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2019 TURIN Summer School- Game Design Workshop


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How to prototype a history or heritage serious game

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2019 TURIN Summer School- Game Design Workshop

  1. 1. ‘Gamification & Cultural Heritage’ 3 September 2019 workshop Erik Champion, Curtin University twitter @nzerik
  2. 2. Programme 8.30-12.30 1. Introductions for all (10-20 minutes): YOU: name, research topic, game you liked+why, idea for project? 2. Overview: games, gamification (50-40 minutes) finish 9:30 3. Discussion of technologies, methods + prototyping (20 minutes). 4. Group suggest ideas (10 minutes) 5. Short break/questions (20 minutes) 6. Selection of teams (10 minutes) Finish at 10:30 7. Work on game ideas as prototypes. playtest solutions OR describe how DH simulations could be gamified (90 minutes) 8. Present prototypes/suggestions in class (30 minutes) finish 12:30
  3. 3. Australian Theatre Projects Victoria Theatre Newcastle – 3D Reconstruction Project (also also
  4. 4. Biofeedback Phillips, P., Hartup, M., and Champion, E. (2009). “A survey of 10 free massive multiplayer online games that may help augment social interaction and positive mental health.” The ANZ Association of Psychiatry, Psychology And Law (Inc.) Conference, Fremantle,
  5. 5. Shown at VSMM2011 conference Chinese Taoism Touch Screen by Neil Wang and Erik Champion
  6. 6. Indigenous Heritage Machinima ‘In game’ footage: Sims 4 machinima -3rd Person-Susannah Emery Honours Project With Michele Wilson
  7. 7. How to use panotours or hotspot tours in Unity+VR Panoramic movies-Beat Dawson, Dr Pauline Joseph, EC
  9. 9. Intern project Agathe Limouzy Toulouse (Collaborative Learning)
  10. 10. PhD project Mafkereseb Bekele (MR-Collaborative Learning)
  11. 11. Hafizur Rahaman, Erik Champion Crowd-sourced photogrammetry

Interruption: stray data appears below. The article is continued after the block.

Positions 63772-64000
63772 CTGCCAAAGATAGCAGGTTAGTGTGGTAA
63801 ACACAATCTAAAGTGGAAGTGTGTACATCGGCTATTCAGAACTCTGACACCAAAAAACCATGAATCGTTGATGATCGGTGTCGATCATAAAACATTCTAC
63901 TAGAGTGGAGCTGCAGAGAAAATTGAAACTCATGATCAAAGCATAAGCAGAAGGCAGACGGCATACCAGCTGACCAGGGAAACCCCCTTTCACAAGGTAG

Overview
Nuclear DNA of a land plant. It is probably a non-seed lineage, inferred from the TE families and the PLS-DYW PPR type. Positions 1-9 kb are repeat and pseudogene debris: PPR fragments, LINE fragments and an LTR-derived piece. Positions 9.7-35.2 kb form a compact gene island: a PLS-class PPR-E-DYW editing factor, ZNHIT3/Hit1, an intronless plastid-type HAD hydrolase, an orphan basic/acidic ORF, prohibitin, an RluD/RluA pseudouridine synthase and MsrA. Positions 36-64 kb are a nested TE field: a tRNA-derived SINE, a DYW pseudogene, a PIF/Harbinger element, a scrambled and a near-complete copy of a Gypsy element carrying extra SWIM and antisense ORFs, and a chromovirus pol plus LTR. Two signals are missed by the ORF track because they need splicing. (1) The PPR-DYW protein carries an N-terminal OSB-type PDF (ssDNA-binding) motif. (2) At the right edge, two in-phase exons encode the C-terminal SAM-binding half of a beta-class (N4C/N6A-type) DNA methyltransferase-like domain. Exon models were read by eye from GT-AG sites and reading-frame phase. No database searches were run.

12. 12. WHY Digital games?? Pros/Cons • easy to change, simpler IDEs • easy to find students + involve them • Lower maintenance -online forums • active modding community • inbuilt performance evaluation • interaction more intuitive • Different ways of learning • fast-moving technology (?) • less coding flexibility (?) • looked down upon • No pro support-not main market • artistic artifice OR hist. accuracy • evaluating without disturbing • genre baggage
  13. 13. History through game engines • Resource management • Learn social behavior (chat, observation, mimicry) • Visualize scale, landscape or climate • Depict levels of uncertainty • Filter, reconfigure, reconstruct • Immersion in excitement of the times • Select correct objects or appearance to move about the ‘world’, trade, advance social role or period of time • Decipher codes, language, avoid traps • Online walkthrough by teacher or inhabitant • Collaborative storytelling (in- world role-playing, film- making)
  14. 14. 1. communicate cultural significance 2. manage technical change 3. demonstrate archaeological method & principle 4. convey inhabitants’ viewpoints 5. link scholarly or intangible data 6. help communities convey traditions Not clear how to
  15. 15. Defining Games: engaging challenge? • A rule-based formal system with a variable and quantifiable outcome, where different outcomes are assigned different values, the player exerts effort in order to influence the outcome, the player feels attached to the outcome, and the consequences of the activity are optional and negotiable. (Juul 2003, para 15). • A system in which players engage in an artificial conflict, defined by rules, that results in a quantifiable outcome. (Salen and Zimmerman, 2004). – possibility of temporary or permanent tactical resolution without conflict (mimesis, vertigo, chance?) – Discounts games that may never have a final outcome (e.g. cricket) – No mention of the importance of strategy. – NB Virtual environments have constraints and affordances, games have risks and rewards. What should virtual heritage have? • An engaging challenge that offers up armful outcomes to the real world situation of the participant (Champion, 2006).